Ancient China sheds 'light' on a red star
At this season in the Northern Hemisphere, Orion the Hunter dominates the night sky. The famous star Betelgeuse gleams like a rare orange sapphire on his right shoulder.
Astronomers now wonder if he may have worn other jewels within the astronomically brief period encompassed by historical records.
Classed as a red giant, Betelgeuse (pronounced ''beetle-juice'') actually is more orange than red in color. But there is no way you could call it yellow, let alone white. Yet Chinese records from the first century BC refer to the star as being white or yellow.
Commenting on this in Chinese Astronomy and Astrophysics, a relatively new English language journal, Chinese astrophysicist Fang Li-zhi suggests that the star has only recently become a red giant. If so, this would give astrophysicists a rare opportunity to study a star that has just embarked on one of the most interesting phases of its evolution.
As stars use up the hydrogen fuel in their cores, they begin to expand. Their average density falls as their matter is spread over an increasing volume. Their luminosity rises, while their surface temperature drops and their color changes. Typically, they go from white, through yellow, to red.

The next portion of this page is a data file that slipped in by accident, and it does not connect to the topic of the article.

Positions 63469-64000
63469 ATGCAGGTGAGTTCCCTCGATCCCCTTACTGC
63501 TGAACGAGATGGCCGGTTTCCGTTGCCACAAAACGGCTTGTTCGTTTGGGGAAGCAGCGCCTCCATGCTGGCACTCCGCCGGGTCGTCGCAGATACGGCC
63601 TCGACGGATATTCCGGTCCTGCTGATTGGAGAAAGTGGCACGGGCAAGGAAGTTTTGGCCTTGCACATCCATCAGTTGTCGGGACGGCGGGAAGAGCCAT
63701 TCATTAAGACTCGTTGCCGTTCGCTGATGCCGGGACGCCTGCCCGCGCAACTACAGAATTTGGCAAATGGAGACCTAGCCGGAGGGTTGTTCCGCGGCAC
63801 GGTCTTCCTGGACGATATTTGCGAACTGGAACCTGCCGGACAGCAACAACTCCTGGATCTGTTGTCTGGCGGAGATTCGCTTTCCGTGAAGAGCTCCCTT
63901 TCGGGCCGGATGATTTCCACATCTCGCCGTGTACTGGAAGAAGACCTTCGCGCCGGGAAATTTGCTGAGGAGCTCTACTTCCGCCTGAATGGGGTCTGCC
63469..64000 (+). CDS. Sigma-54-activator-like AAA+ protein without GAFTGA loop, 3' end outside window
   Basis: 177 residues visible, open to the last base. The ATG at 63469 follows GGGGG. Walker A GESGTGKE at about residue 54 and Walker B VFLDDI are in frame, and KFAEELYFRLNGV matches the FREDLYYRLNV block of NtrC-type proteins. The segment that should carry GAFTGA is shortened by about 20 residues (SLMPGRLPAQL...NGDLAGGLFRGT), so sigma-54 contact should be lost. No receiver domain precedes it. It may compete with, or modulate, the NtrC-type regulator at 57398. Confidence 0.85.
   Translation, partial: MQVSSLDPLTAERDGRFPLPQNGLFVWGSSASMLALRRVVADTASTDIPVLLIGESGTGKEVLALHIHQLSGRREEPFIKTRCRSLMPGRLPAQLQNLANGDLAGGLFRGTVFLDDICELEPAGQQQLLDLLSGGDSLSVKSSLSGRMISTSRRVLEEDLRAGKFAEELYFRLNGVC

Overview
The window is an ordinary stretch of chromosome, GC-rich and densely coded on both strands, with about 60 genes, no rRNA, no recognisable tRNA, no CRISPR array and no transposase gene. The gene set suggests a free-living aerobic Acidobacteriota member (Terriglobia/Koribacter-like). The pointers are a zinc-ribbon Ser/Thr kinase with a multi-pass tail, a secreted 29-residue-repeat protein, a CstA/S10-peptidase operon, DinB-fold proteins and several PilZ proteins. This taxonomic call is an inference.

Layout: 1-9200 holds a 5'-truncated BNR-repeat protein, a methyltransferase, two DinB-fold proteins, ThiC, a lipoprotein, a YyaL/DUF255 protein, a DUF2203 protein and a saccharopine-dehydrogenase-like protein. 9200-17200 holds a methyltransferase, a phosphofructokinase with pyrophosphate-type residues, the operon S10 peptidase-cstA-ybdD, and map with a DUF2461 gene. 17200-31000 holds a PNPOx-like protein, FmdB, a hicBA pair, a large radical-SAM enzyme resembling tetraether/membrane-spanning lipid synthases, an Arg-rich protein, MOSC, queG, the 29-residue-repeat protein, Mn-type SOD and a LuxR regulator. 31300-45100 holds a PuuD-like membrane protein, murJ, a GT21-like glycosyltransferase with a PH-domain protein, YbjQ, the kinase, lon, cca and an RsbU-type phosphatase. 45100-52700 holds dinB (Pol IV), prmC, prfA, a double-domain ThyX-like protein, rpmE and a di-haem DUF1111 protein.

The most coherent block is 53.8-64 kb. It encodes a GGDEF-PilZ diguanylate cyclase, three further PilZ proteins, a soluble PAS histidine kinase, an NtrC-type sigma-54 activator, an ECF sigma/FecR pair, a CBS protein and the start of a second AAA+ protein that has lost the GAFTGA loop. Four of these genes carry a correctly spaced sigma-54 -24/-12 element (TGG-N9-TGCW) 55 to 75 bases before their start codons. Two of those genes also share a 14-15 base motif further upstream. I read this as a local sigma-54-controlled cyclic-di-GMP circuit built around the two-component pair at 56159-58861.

There seems little doubt that Betelgeuse now is in the red giant phase. With a mass of anywhere from five to 20 times that of the sun, it is large enough to fill at least the orbit of Mars and perhaps that of Jupiter. Its average density is ten-thousand times rarer than Earth's air at sea level, making Betelgeuse what some astronomers call a ''red-hot vacuum.''
The historical references were published in China a few years ago by Bo Shu-ren, Wang Jian-min, and Liu Jin-yi. Two of them sent some of these references to astrophysicist Kenneth Brecher of Boston University. Brecher, noting that Ptolemy called Betelgeuse red in AD 150, suggested two years ago that the star's color may have been temporarily changed when it expelled a shell of dust and gas that, even now, can be seen to be expanding away from it. However, Fang Li-zhi, in his more recent discussion, suggests that the star has actually undergone a rapid evolution with its true color changing from white or yellow to orange-red.
References in the Chinese records to Sirius, Orion's dog, as appearing white as it does today are also intriguing. A number of classical Western writers, including Ptolemy, refer to Sirius as being ''red'' or ''ruddy.'' This has aroused speculation that a companion star to Sirius may have been a red giant that rapidly degenerated into the small white dwarf known today. Since this contradicts theories of stellar evolution, astronomers would rather think that the classical writers simply were wrong - a conclusion which the Chinese records tend to support.
In spite of the sophisticated means we have for studying the cosmos, it seems there still is something we can learn from our ancestors.